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No. 42 Philosophy

The French philosopher Henri Lefebvre argued that space is socially constructed.

At No. 42 Architects, we believe that a building is a social process rather than an immutable product. We focus on understanding the relationships that exist between individuals and how spaces can support those relationships. Our design process does not start with a schedule of rooms but explores and questions the social interactions that occur within your lived experiences. We aim to understand your practices, your connections, your actions, your world. We endeavour to manifest these lived experiences into built form.

We believe in the personalisation of spaces to form buildings of meaning that encourage user appropriation, ownership, and place-making. The educationalist John Dewey wrote that “an experience is always what it is because of a transaction taking place between an individual and what constitutes his environment”. In this two-way interaction the user and building act upon each other in mutual spatial manipulation. However, space also has agency and through our designs we strive to minimise any power imbalances that space may influence by seeking equity and social responsibility.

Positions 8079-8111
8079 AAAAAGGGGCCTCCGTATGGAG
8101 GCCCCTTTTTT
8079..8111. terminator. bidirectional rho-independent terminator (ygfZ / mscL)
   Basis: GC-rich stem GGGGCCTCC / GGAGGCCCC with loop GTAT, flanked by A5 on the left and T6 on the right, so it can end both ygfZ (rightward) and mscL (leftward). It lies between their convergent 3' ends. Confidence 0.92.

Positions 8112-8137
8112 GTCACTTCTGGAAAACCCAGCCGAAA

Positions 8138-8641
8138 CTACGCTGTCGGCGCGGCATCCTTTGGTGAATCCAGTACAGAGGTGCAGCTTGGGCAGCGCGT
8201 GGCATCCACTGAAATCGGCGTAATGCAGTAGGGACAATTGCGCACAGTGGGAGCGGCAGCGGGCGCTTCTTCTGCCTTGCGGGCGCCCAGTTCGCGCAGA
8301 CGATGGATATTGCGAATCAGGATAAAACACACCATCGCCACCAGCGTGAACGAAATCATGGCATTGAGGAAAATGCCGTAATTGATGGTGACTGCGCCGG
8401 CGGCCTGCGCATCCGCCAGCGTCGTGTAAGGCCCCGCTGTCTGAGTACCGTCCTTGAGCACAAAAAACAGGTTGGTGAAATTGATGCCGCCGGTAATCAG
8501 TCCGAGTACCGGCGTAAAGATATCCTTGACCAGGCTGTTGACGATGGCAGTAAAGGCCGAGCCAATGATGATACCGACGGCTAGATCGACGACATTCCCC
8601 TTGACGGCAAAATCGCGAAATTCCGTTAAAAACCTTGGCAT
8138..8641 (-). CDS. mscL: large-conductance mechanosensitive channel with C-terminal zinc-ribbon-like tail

The working philosophy of No. 42 Architects is professional, personal, and responsive while maintaining a relaxed, flexible, and mobile working environment.

Ken Woodman

My interest in architecture was kindled when a teacher at my secondary school in the North West of England gave me a careers book to look through. I didn’t like reading much but I did love drawing and maths. So I started on the extensive tome quickly passing the first page on accountancy as it didn’t have enough art. On page two I came to architecture and that is where I stopped reading. I often reflect that had I started at the back of the book I would have been a zoologist!

I arrived in Australia in 1996 and since then worked mainly on schools in the North East of Victoria from my base in Beechworth. In 2006 I established my own practice, No. 42 Architects, to help a small rural school that was in need of a new hall. During this time I was thinking about the types of spaces I had been delivering and how I seemed only to be responding to functional needs. I really wanted to get a deeper theoretical understanding of school design. So in 2008 I joined the Smart Green Schools research team at the University of Melbourne and for three years I studied educational and architectural philosophy. I completed a PhD dissertation and undertook my own research about the relationship between place and learning. Since then I have focused only on schools and incorporate my new understandings into my designs to fully support student learning.